Here’s how DDM works. An agentless DDM runs on a schedule and scans the network for configuration information on the systems, storage, networks, applications, services, and databases running in private and public clouds. It then updates the CMDB with the current and accurate, including changes driven by a cloud’s elastic computing capabilities or DevOps automations such as CI/CD and IaC. IT Ops can then use tools to define business services and identify the underlying system dependencies.

The DDM is not just an automated data collector on application and system configurations. The DDM discovers the relationships between web servers, application services, multiple API services, and database transactions. Topology maps illustrate the relationships between different system components and are diagnostic tools that IT Ops can use to understand the root cause of incidents.

So, the next time one or more systems generate alerts, the incident managers have a lot more information at their fingertips.

A DDM Backed CMDB Helps Incident Managers Find Root Causes

Let’s consider a simple example of multiple alerts from a three-tiered web application running with Apache web servers, Tomcat web servers, and a Postgres database on AWS. The incident manager sees warnings coming from Tomcat and the Postgres databases, and several employees have opened tickets escalating slow performance and errors from the application.

A knee-jerk response to this problem might be to restart Tomcat and clear database connections, but this may not be the correct course of action. With a DDM enabled CMDB, the incident manager and IT Ops now have several new tools to review.

  • A DDM topological view showing the systems sending out alerts
  • A CMDB’s view showing the impacted business services
  • The ITSM changelogs to help determine if a change caused the incident
  • As IT attempts to remediate the issue, the incident manager can validate the application’s performance and flows

In this incident, IT Ops uses the DDM’s complex topology maps to see that the Postgres database has a client causing a long-running database admin job. Restarting Tomcat or shutting down services would not have addressed the issue. Instead, the correct action is to pause the database admin job and resume it during offpeak hours.

The key here is that the incident manager directed the correct action and quickly deduced the issue using the DDM’s flow maps. If IT Ops followed a prescriptive playbook and restarted the server, they may have interrupted major business services.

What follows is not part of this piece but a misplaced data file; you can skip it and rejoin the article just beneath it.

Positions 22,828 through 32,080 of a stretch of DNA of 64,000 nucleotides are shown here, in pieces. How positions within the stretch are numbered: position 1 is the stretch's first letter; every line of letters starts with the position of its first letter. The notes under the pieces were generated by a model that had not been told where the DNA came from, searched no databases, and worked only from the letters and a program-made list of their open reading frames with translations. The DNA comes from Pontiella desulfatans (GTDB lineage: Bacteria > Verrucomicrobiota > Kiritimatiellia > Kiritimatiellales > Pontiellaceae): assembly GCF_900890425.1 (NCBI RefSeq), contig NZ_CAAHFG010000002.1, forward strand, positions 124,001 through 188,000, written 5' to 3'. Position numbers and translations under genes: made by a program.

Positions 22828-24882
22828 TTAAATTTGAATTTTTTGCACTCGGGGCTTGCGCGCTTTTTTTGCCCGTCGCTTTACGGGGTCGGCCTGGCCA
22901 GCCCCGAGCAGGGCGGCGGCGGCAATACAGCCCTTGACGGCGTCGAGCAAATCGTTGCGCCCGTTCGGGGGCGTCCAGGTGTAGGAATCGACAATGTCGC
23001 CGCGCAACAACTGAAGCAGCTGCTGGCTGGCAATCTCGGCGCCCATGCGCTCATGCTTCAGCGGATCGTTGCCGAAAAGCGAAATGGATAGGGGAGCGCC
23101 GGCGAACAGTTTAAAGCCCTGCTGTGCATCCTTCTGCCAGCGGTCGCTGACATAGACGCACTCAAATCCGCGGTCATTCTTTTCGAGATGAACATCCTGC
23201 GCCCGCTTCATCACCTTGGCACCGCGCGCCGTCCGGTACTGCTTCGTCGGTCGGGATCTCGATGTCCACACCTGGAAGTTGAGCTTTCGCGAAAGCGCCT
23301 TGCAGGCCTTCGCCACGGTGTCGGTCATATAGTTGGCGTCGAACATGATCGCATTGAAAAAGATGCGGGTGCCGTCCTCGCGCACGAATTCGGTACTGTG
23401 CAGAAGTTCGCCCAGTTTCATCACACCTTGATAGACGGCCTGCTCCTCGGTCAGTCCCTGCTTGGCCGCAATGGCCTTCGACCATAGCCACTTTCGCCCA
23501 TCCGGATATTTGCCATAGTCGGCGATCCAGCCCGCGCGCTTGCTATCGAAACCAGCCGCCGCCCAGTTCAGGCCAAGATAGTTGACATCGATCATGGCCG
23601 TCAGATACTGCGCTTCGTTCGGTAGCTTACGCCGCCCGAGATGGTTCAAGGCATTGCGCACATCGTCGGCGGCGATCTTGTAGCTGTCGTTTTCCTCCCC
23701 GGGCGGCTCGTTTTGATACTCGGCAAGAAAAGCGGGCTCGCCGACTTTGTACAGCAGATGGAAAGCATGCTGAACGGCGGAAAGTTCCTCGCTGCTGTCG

DDM + CMDB + ITSM -> Data and Analytics to Drive Operational Changes

Solving incidents faster and more accurately is one operational benefit. But even most important, IT now has a system of record that associates incidents with the underlying systems. IT leaders can then present the analytics around which business services and applications generate the most incidents or the incidents with the lengthiest outages.

That report is a critical part of the call-to-action IT Ops leaders often seek to influence priorities and investment in modernizing applications and upgrading infrastructure.

The key is IT Ops having up-to-date and accurate information in the CMDB and using a DDM’s automation to capture dependencies. Connecting ITIL processes, especially incident management, enables IT Ops to improve operational KPIs and employee experiences. The added context relating incidents with business services can help drive longer-term improvements and investments.

For organizations looking to improve employee experiences, integrating a DDM powered CMDB provides IT Ops contextual data and a versatile tool for resolving incidents faster and accurately.

Isaac Sacolick, President of StarCIO, guides companies through smarter, faster, innovative, and safer digital transformation programs that deliver business results. He is the author of the Amazon bestseller, Driving Digital: The Leader’s Guide to Business Transformation through Technology, industry speaker, and blogger at Social, Agile, and Transformation.